AIR Summit London 2019

Bill Stephenson, managing partner at AIR Summit, and Mike Bellaro, CEO of Plato Partnership, talk to The TRADE about the first-ever London AIR Summit and the event’s evolution to date.

What has been the evolution of the AIR Summit?

Bill Stephenson: A big part of our evolution was expanding the event outside of the US. We were seeing more innovation and companies coming out of London and Europe in general, so it made sense for that to be the natural next step. 

Another part of that evolution was getting more outside perspectives and broader opinions of companies, and use cases that could solve investment challenges across the investment management landscape. With that, my partner Morgan Dunbar and I have created a seasoned advisory board to help us make sure those viewpoints are weaved into the content and the selection decisions for presenting AlphaTech companies. This collaboration is a really important part of the evolution, and one of the initial principals of the AIR Summit when I conceived this event at Franklin Templeton in 2013.

What types of FinTech companies are curated at AIR Summit?

BS: Any company that presents at the AIR Summit needs to be innovating around the creation or preservation of alpha in the investment process; we call this AlphaTech.  Since FinTech is very broad, we wanted to focus on innovation specific to the buy-side investment management process. We think we have done a pretty good job over the years of finding undiscovered or emerging technology and talent that fits squarely into this silo of FinTech.  One way we have measured our success in curating these companies is by how well they are growing their businesses or if they are successfully raising new capital; 30 of the companies that we have featured at our events have raised an additional $1.5 billion since they have presented and another 15  have been acquired for well over $6 billion in aggregate. 

The key objective of the AIR Summit, since the beginning, was to help these companies acquire customers and attract capital so they can evolve their businesses as they refine and innovate around their offerings. If they are successful, then the asset managers that utilise this technology can be successful.

As an example from our original program in 2014, we had an AI firm called Kensho, which was acquired by S&P Global in 2017 for $550 million, and we had Orbital Insights which is a satellite company that was counting cars in retail parking lots and providing other analytics that many large investment managers had not seen in January 2014. We also had OTAS Technologies which we helped grow as a beta client at Franklin Templeton and was bought by Liquidnet in 2017, and Visible Alpha was another presenter before they even had a viable product in late 2013.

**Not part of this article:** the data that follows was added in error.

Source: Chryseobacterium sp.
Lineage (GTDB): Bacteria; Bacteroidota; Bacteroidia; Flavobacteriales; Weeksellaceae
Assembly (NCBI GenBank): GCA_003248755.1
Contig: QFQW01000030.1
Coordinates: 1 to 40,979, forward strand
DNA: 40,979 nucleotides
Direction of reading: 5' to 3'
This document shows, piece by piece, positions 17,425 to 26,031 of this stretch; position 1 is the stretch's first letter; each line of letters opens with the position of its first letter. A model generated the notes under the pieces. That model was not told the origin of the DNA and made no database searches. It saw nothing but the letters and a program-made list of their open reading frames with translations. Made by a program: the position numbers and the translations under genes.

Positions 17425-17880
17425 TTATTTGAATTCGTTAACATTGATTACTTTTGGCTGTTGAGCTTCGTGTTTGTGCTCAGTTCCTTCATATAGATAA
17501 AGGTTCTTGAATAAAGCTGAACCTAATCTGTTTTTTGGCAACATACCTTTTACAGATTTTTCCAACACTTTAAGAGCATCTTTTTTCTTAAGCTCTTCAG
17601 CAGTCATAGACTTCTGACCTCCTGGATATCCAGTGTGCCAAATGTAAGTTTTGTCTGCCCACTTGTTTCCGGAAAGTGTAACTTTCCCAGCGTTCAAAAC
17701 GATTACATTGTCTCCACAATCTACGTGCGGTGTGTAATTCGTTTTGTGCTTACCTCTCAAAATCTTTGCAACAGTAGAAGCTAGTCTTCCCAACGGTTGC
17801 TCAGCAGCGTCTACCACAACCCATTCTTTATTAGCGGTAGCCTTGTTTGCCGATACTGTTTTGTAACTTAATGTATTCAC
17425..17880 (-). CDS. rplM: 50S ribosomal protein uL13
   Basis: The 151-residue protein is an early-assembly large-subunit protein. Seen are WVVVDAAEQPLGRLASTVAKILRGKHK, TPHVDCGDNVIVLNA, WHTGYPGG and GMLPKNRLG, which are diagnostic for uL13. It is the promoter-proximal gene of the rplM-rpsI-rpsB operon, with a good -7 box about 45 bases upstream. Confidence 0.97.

What are the biggest challenges for the buy-side relating to the implementation of innovative ideas?

BS: First and foremost, the largest challenges seem to be around culture and talent. When you are trying to re-work investment processes that have been successful for a long time to incorporate more technology or data, it becomes much harder to make those changes unless a culture of innovation and new ideas is prevalent. If you can develop the right culture and executive buy-in when it comes to thinking and spending on innovation, then attracting the right talent becomes much easier. 

At the AIR Summit, we showcase all this great technology and innovative ideas, but many times the buy-side will say that they don’t know if they even have the right people to implement these innovations. Because of that, we think it is really important to spend just as much time on setting a good foundation for innovation as the innovative ideas themselves.

Why did Plato get involved with AIR Summit and what could this mean for the asset management industry moving forward?

Mike Bellaro: Plato is a consortium of buy- and sell-side firms that is really trying to change the world of equity trading, to stimulate and facilitate future designs for market structure. Everything that Plato does is around identifying where there are problems, find if there is a conventional solution, see if we can make the market potentially more efficient and, ultimately, review the potential for the end investor to benefit from the changes we are trying to implement.

We had a keynote speaker,  Daniel Hulme from Satalia, who was suggesting that the successful FinTechs of the future will be those who also give back to society and that resonated with us, because that is the goal of Plato; to improve the market for the investor and give back to the investor. This was the perfect opportunity for Plato to give back to the marketplace.

The second part is that there was clearly a need in the market for an event like this. The one place where we thought there was very little going on was around the FinTech space, focusing on helping the asset managers understand what is going on from a technology innovation perspective. We thought this was a perfect opportunity to team up with Bill and Morgan to bring the fantastic work that they run in the US to Europe, and to really make sure that the asset management firms really understand what are new innovations in technology are actually out there, especially in some of the early stages, because that’s relevant buy-side firms to understand.

Asset managers should be looking for opportunities that are intriguing, that can be of strategic use, and if they find that in the early stages they can help in the development through working in partnerships, making sure that the technology is implemented in a way that is strategically aligned with the corporate structure that these firms are working to.